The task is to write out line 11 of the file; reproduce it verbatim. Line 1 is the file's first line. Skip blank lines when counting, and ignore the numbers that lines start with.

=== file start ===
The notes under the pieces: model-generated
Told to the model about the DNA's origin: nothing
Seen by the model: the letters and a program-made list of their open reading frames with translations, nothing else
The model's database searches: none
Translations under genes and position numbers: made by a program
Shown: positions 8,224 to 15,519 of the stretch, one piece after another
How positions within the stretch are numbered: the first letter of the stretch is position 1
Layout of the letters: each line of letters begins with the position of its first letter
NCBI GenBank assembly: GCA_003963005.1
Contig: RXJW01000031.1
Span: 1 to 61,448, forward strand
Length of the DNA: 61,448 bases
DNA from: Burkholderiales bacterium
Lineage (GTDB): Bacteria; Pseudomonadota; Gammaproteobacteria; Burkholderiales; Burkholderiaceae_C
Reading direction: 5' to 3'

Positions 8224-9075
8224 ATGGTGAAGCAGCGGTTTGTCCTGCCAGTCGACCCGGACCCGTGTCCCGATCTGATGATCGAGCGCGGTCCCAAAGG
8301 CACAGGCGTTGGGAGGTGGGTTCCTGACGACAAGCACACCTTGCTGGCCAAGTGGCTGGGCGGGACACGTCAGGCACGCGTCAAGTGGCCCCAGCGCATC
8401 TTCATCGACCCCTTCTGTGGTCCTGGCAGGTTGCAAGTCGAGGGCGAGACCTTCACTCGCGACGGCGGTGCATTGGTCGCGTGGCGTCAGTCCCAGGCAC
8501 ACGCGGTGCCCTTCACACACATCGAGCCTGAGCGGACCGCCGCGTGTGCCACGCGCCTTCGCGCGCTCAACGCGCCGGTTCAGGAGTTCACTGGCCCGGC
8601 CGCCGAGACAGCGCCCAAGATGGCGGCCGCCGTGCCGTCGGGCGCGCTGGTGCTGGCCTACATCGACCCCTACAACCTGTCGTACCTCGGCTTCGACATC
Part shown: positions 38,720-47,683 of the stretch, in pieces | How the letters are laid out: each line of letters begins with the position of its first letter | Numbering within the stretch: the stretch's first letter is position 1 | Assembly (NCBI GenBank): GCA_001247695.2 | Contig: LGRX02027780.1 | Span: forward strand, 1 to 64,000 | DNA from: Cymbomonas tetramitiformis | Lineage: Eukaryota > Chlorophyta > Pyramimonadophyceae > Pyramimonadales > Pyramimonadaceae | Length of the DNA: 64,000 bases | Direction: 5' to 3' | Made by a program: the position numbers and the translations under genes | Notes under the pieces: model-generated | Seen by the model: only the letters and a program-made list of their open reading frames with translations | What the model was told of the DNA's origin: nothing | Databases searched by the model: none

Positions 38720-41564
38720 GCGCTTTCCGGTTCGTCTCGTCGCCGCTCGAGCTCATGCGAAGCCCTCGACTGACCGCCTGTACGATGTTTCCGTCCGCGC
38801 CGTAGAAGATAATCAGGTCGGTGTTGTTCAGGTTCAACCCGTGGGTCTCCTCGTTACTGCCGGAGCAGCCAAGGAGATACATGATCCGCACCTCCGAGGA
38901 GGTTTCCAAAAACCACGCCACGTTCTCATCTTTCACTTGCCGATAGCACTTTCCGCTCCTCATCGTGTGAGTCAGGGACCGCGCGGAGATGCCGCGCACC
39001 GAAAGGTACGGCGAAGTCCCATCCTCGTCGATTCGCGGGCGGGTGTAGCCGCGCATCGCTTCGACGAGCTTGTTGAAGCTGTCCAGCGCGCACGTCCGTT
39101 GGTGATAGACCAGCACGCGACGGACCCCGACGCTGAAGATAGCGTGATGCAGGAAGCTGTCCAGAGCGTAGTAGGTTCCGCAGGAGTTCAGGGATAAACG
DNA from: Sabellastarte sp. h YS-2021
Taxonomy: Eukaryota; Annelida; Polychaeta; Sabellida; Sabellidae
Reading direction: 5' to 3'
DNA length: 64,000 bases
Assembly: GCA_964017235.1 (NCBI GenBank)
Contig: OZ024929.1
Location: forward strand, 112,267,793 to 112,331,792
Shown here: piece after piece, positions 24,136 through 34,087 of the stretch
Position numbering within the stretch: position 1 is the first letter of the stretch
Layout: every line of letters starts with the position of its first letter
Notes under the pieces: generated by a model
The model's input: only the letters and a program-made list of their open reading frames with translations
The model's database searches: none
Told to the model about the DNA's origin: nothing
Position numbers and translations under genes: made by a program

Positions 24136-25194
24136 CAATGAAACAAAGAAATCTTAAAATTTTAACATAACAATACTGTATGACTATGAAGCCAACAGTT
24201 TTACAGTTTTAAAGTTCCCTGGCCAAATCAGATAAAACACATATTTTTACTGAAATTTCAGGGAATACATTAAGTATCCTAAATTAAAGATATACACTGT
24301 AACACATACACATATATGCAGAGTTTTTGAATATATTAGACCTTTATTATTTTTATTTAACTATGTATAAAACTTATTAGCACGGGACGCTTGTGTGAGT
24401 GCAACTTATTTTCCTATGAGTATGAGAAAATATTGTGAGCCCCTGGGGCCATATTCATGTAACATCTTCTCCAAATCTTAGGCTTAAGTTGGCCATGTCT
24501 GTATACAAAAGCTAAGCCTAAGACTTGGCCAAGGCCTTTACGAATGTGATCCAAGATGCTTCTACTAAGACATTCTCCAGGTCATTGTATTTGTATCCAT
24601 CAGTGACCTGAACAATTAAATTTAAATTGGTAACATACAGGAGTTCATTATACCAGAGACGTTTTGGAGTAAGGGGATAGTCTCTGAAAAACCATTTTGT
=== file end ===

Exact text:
Span: 1 to 61,448, forward strand